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Daughters of Darkness


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Product Details

  • Actors: Delphine Seyrig, John Karlen, Danielle Ouimet, Andrea Rau, Paul Esser
  • Directors: Harry Kümel
  • Writers: Harry Kümel, Pierre Drouot, Jean Ferry, Manfred R. Köhler
  • Producers: Alain C. Guilleaume, Henry Lange, Luggi Waldleitner, Paul Collet, Pierre Drouot
  • Format: Anamorphic, Color, DVD-Video, Widescreen, NTSC
  • Language: English
  • Region: Region 1 (US and Canada This DVD will probably NOT be viewable in other countries. Read more about DVD formats.)
  • Aspect Ratio: 1.66:1
  • Number of discs: 1
  • MPAA Rating: R
  • Studio: Paradox
  • Release Date: June 3 2003
  • Run Time: 87 minutes
  • Average Customer Review: 3.7 out of 5 stars  See all reviews (15 customer reviews)
  • ASIN: B000092T68
  • Amazon Bestsellers Rank: #136,298 in DVD (See Top 100 in DVD)

Product Description

Product Description

International screen icon Delphine Seyrig (of LAST YEAR AT MARIENBAD fame) stars as Elizabeth Bathory, an ageless Countess with a beautiful young ‘companion’ (Goth goddess Andrea Rau) and a legendary legacy of perversion. But when the two women seduce a troubled newlywed couple (French beauty Danielle Ouimet and John Karlen of DARK SHADOWS and CAGNEY & LACEY), they unleash a frenzy of sudden violence and depraved desire that shocked both art house audiences and grindhouse crowds worldwide.

Co-written and directed by Harry Kümel, DAUGHTERS OF DARKNESS remains one of the most exquisitely mesmerizing adult horror films ever made. Blue Underground is now proud to present the Director’s Cut of this classic psychosexual shocker in stunning widescreen and featuring new Extras produced exclusively for this definitive edition.

Amazon.ca

Art-movie goddess Delphine Seyrig (Last Year at Marienbad) slinks through the plush Eurotrash settings as the deathless Elizabeth Bathory, Vampire Countess, in Harry Kümel's minor Dutch classic of lesbian erotic-gothic. Blood mingles with water during the languorous shower scenes. Set at an upper-crust seaside resort, the 1971 film recounts Bathory's plot to replace her current consort (Andrea Rau) with a fresher specimen, an abused newlywed whose brutal young husband is an inconvenience waiting to be eliminated. Although both the bi-sex and the neck-biting violence are tame by today's standards, the film has a graceful, gliding sense of pace that gets under your skin; something unspeakably kinky always seems to be just about to happen. It never quite does, but the mood lingers. See it with someone you love--or would like to. --David Chute --This text refers to an out of print or unavailable edition of this title.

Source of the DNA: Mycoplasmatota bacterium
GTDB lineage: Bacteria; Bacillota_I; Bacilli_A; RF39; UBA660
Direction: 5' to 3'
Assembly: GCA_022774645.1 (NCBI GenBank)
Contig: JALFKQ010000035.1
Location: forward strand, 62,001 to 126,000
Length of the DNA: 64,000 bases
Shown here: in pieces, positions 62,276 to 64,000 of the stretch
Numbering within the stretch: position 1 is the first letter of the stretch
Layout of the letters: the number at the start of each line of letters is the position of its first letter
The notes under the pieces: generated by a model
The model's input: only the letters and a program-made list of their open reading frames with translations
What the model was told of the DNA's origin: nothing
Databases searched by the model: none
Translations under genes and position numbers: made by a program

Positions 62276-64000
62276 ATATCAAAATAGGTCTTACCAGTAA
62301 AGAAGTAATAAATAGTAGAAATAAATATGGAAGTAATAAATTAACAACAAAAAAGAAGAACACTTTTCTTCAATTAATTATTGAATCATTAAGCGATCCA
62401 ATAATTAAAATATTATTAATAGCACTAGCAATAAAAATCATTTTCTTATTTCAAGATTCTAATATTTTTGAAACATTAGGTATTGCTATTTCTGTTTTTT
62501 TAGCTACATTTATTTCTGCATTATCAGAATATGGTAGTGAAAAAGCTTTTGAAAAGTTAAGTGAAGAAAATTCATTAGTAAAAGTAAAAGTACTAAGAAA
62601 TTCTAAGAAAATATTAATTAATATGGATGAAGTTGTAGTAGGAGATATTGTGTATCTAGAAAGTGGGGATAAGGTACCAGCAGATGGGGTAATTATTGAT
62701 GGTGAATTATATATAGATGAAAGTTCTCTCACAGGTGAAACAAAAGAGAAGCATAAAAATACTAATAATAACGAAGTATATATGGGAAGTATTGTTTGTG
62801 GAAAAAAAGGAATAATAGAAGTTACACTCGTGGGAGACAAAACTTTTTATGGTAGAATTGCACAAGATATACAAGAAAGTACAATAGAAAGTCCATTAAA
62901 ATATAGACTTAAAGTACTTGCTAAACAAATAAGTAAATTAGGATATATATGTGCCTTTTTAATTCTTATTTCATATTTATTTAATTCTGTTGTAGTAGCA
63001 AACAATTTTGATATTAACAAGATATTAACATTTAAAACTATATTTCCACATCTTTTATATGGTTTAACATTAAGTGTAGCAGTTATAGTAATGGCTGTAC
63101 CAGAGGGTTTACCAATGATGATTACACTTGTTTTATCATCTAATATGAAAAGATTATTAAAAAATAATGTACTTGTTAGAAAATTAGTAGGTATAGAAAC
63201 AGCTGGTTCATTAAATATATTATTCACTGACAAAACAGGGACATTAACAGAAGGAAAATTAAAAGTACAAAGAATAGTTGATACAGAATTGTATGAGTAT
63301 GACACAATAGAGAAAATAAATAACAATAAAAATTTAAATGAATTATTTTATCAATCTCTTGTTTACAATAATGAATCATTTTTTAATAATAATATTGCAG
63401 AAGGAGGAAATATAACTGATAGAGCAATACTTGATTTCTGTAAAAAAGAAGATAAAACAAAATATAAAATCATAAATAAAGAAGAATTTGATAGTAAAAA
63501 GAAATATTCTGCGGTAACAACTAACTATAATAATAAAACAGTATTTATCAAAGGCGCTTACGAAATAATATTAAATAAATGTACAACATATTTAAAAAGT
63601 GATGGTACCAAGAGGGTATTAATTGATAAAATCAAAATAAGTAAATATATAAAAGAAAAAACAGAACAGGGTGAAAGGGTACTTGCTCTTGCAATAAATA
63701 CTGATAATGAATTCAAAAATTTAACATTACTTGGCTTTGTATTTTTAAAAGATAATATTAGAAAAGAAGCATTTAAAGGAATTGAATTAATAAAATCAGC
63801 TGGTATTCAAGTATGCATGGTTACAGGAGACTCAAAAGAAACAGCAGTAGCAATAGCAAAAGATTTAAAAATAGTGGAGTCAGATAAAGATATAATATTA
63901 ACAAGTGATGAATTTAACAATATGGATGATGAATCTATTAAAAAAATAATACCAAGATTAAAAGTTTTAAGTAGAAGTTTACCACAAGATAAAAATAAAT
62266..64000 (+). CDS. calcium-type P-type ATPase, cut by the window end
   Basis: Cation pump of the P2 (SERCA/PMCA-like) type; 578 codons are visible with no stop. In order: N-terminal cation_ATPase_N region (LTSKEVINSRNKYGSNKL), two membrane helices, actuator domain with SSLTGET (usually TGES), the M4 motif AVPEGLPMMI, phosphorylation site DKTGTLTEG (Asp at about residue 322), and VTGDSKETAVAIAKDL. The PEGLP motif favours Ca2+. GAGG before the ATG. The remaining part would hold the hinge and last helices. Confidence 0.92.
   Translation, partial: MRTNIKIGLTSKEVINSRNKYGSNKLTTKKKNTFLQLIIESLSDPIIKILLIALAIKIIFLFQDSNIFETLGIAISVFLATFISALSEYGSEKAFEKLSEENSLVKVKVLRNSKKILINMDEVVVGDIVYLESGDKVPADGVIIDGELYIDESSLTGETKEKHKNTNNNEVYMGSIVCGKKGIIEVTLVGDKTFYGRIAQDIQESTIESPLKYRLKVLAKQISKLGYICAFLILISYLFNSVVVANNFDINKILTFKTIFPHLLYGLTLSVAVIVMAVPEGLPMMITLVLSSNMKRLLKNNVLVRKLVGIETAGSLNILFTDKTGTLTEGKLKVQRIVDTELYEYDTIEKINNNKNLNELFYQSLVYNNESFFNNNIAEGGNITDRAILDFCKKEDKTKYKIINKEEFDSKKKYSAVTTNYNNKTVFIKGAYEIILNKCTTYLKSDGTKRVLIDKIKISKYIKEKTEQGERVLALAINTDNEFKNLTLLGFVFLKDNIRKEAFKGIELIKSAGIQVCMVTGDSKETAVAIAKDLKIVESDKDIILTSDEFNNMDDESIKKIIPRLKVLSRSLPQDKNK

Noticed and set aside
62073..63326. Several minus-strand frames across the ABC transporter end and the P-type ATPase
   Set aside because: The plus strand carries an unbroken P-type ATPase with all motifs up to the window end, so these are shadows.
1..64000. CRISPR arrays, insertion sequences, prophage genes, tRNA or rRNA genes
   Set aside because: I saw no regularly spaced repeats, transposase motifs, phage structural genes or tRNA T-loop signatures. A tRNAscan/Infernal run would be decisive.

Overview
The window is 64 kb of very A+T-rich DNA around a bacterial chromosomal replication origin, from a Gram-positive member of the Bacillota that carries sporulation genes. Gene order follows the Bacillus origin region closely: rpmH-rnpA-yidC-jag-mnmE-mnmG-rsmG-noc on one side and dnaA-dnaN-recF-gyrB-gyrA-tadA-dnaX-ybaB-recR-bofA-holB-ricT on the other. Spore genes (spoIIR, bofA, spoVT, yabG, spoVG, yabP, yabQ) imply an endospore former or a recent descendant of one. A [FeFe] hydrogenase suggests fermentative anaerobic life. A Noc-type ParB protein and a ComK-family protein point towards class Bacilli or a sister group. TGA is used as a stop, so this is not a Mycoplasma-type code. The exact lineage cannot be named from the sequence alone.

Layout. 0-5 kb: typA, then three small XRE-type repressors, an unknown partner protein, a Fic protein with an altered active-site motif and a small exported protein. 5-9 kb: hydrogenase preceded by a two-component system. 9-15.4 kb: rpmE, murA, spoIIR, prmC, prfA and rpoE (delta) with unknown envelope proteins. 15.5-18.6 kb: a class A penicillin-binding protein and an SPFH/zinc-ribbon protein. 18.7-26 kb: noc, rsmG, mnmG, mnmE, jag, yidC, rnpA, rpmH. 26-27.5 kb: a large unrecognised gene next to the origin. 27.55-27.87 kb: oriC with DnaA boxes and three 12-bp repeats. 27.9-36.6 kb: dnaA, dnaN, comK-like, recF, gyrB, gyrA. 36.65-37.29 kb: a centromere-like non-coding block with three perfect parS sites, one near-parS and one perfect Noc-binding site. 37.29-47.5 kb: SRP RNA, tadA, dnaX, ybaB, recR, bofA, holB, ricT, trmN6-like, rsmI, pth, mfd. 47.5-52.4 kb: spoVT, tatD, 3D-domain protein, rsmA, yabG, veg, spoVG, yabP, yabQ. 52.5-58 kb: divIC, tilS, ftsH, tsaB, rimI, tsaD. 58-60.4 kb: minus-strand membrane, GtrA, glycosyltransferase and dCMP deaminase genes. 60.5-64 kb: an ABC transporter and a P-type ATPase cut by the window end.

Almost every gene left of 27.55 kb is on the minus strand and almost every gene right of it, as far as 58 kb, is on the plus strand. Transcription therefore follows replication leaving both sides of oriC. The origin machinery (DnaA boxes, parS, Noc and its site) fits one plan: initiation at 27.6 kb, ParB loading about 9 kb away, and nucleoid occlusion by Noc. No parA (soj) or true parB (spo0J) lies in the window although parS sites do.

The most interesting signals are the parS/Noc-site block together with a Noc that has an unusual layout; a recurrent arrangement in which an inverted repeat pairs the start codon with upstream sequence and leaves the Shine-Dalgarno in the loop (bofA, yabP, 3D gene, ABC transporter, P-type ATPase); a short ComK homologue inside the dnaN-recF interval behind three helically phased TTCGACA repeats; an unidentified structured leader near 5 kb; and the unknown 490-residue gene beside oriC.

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Customer Reviews

3.7 out of 5 stars

Most helpful customer reviews

2 of 2 people found the following review helpful By A Customer on April 24 2004
Format: DVD
Stefan, a British aristocrat with sadistic tendencies, and the beautiful Valerie, a simple girl, have eloped and are on their way home to break the news to Stefan's mother. However, Stefan is hesitant to bring his wife to see his mother as he delays the trip back to England on purpose by making up stories. The newlyweds decide to stay in an extravagant hotel on the seaside while Stefan attempts to buy some time. Stefan and Valerie are the only guests at the hotel besides the flamboyant Countess Bathory and her seductive secretary since it is off-season. During the stay the Countess Bathory has taken a liking to the couple and begins to seduce them both as she begins setting her wicked plan into action.
Daughters of Darkness is a vampire tale with a malevolently chilly and sexually tense atmosphere that haunts the mind with its subtle approach as Kümel avoids the popular approach of vampires. The vampires do not sleep in coffins nor attack the necks of their victims with sharpened elongated teeth. Instead Kümel disguises the threat of evil behind courteous behavior, alluring charm, and vivid gesticulations that become passionately seductive for the characters in the film. In addition, the mise-en-scene is strongly suggestive and vibrant colors are used in order to enhance the bewitching atmosphere that is viewed by the audience. This leaves the viewer with an uneasy, but artistic cinematic experience that selective audiences will appreciate.